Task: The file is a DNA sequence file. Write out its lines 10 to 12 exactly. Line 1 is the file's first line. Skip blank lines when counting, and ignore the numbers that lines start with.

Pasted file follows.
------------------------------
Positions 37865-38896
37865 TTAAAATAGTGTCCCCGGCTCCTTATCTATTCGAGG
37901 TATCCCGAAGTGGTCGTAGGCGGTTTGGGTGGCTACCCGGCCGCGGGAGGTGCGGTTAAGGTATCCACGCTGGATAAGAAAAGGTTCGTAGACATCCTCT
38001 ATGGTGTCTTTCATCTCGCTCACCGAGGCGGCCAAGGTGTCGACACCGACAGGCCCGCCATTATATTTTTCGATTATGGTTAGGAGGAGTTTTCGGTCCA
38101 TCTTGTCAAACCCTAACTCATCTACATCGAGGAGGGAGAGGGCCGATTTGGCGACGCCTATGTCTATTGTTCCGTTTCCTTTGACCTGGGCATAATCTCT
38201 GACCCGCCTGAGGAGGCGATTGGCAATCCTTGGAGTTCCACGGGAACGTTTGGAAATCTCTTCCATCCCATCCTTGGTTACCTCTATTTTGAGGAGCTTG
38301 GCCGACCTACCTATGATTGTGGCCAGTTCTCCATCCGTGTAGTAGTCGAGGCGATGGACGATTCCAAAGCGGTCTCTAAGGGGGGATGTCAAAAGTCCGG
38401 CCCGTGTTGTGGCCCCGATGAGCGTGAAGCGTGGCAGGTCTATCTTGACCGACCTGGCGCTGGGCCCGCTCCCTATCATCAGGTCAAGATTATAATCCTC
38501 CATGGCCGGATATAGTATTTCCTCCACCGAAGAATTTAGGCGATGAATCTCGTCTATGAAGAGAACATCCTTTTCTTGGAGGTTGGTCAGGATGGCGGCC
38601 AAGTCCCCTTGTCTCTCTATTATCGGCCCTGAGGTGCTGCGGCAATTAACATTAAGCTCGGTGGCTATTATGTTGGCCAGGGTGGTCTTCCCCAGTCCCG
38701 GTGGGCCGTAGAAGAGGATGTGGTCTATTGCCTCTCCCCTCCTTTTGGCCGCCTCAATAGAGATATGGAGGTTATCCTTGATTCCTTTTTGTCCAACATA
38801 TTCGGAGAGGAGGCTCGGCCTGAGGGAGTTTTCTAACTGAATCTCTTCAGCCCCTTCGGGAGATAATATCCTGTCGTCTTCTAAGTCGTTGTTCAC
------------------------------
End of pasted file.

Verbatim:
38601 AAGTCCCCTTGTCTCTCTATTATCGGCCCTGAGGTGCTGCGGCAATTAACATTAAGCTCGGTGGCTATTATGTTGGCCAGGGTGGTCTTCCCCAGTCCCG
38701 GTGGGCCGTAGAAGAGGATGTGGTCTATTGCCTCTCCCCTCCTTTTGGCCGCCTCAATAGAGATATGGAGGTTATCCTTGATTCCTTTTTGTCCAACATA
38801 TTCGGAGAGGAGGCTCGGCCTGAGGGAGTTTTCTAACTGAATCTCTTCAGCCCCTTCGGGAGATAATATCCTGTCGTCTTCTAAGTCGTTGTTCAC